Drug Addiction and Stress: The Brain Connection

First published 2007. To view the latest Heads Up content, click here.

If you hit a fastball for a home run, chances are the next time you are at the plate and see a fastball coming, you’ll be stoked. Why? Part of the reason is long-term potentiation (LTP). LTP is one of the brain’s key mechanisms for registering experience and using it to shape future responses, as in learning and remembering. When an experience or some other stimulus induces LTP in a cell, the cell responds more strongly to future exposures to the same stimulus. For example, if you hit a fastball for a home run, LTP is part of the reason you might get excited the next time you are at the plate and see a fastball coming.

Scientists have made important discoveries in the role that LTP may play in drug addiction, as well as in the body’s response to stress—which may help to explain a long-observed connection between the two.

Researchers have shown that, in animal studies, a single exposure to some addictive drugs can establish LTP in dopamine-releasing cells in an area of the brain called the ventral tegmental area (VTA). LTP primes these brain cells to react more strongly—and release dopamine more abundantly—in response to future exposure to drugs. Dopamine is a chemical neurotransmitter that triggers feelings of pleasure and also plays a role in alerting people that something important is happening or about to happen.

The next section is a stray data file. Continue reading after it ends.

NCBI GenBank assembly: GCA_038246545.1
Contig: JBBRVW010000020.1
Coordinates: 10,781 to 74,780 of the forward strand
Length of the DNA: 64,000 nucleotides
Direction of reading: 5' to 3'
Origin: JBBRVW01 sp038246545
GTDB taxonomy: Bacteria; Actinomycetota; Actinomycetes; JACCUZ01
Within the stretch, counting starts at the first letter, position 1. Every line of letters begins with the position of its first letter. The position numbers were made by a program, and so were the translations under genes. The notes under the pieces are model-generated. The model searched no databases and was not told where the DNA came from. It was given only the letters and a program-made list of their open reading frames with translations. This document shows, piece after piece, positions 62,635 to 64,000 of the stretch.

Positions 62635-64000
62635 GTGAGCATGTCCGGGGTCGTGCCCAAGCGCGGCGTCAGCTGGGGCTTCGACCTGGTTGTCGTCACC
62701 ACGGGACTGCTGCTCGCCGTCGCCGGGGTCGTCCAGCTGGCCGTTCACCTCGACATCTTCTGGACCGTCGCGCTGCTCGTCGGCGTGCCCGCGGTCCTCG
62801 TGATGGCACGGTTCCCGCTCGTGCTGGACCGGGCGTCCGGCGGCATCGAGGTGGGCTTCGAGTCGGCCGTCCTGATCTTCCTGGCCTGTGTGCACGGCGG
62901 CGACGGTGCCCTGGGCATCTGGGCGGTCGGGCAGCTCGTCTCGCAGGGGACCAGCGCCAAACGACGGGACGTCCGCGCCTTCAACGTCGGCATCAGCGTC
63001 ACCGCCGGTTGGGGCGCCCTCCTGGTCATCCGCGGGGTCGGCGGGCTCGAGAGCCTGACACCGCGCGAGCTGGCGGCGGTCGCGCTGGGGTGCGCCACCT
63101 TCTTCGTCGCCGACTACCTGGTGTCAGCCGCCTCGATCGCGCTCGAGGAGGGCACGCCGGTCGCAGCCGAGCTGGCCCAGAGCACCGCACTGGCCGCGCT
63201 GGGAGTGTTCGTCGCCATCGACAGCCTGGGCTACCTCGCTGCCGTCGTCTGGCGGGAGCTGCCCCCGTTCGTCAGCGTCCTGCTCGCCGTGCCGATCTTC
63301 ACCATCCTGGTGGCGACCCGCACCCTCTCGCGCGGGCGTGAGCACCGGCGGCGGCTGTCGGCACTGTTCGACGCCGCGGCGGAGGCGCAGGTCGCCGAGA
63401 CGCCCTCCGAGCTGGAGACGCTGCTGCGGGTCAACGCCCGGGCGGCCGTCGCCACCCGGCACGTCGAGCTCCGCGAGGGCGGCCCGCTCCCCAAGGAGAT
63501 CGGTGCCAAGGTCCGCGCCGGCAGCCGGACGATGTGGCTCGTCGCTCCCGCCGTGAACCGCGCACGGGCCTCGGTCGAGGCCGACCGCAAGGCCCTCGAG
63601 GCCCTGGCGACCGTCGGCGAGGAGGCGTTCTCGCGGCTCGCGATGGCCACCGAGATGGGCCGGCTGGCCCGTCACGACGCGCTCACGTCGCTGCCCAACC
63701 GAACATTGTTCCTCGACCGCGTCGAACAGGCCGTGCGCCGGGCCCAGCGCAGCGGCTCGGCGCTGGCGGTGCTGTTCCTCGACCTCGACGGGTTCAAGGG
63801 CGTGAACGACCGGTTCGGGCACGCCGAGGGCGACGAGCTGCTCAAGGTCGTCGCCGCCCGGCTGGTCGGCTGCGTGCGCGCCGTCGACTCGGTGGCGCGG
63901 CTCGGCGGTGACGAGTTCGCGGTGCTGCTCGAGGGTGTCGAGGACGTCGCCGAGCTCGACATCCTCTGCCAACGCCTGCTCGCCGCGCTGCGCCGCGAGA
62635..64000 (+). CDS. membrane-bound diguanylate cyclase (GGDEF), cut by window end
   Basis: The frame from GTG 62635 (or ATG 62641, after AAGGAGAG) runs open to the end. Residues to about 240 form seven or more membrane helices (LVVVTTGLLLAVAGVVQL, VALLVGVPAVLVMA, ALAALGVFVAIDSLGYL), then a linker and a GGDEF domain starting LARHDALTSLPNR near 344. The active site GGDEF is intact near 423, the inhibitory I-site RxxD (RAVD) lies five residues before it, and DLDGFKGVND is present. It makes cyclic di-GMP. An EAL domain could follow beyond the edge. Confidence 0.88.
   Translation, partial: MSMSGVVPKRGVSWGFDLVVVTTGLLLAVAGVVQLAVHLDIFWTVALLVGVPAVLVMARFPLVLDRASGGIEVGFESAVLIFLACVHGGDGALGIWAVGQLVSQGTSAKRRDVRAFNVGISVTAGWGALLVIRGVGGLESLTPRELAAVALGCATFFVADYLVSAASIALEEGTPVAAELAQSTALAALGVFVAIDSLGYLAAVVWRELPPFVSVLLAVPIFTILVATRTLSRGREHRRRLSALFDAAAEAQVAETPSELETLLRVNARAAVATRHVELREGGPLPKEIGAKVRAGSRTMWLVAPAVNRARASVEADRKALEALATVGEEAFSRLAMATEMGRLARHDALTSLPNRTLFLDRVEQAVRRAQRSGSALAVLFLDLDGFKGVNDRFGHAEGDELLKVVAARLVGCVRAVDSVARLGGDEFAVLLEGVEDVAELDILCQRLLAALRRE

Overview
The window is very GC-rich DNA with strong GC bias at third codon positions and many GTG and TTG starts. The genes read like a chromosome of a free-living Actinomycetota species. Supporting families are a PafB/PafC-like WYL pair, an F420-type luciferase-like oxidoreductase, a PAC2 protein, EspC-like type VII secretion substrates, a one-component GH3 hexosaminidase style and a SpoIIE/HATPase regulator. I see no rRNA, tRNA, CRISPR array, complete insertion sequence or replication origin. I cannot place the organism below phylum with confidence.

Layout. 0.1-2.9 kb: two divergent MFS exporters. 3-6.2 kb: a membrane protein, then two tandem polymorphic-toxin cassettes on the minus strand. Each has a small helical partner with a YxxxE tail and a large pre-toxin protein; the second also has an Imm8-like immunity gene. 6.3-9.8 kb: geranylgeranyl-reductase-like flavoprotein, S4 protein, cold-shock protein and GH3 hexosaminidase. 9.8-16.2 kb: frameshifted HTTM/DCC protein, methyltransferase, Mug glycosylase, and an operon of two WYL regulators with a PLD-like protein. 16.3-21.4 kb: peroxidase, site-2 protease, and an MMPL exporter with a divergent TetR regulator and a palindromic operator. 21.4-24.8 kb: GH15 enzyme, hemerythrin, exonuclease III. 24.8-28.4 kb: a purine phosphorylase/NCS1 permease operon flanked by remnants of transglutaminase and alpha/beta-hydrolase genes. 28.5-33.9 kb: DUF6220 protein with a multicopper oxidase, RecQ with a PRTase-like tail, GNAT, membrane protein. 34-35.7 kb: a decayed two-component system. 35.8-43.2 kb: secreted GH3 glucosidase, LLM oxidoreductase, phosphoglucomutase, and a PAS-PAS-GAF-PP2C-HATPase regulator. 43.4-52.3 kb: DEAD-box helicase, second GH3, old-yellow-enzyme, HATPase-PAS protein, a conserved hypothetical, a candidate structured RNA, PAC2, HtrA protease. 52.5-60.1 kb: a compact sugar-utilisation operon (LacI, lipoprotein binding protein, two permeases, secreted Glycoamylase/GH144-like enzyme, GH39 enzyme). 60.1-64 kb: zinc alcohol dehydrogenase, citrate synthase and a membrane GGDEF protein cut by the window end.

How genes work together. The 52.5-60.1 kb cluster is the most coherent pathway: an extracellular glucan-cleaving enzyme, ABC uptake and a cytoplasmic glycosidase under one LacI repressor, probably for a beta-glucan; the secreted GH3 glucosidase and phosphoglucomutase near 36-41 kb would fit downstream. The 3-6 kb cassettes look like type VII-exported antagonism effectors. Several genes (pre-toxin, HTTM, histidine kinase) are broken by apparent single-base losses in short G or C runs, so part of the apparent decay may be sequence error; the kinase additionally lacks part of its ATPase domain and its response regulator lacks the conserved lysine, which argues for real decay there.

Researchers have also found that stress alone can induce changes in dopamine-releasing VTA cells similar to those caused by drugs. This raises the possibility of a “priming mechanism” that could make someone who has experienced stress much more vulnerable to addiction, or to relapse during treatment for addiction.

Learn more about stress and drug abuse.




National Institute on Drug Abuse, The Brain’s Response to Drugs (Teacher’s Guide). Accessed at http://teens.drugabuse.gov/educators/curricula-and-lesson-plans/mom-teachers-guide
Zickler, Patrick, “Addictive Drugs and Stress Trigger Similar Change in Brain Cells, Animal Study Finds,” NIDA Notes Research Findings, Vol. 18, No. 5 (December 2003). Accessed at http://archives.drugabuse.gov/NIDA_Notes/NNVol18N5/Addictive.html.

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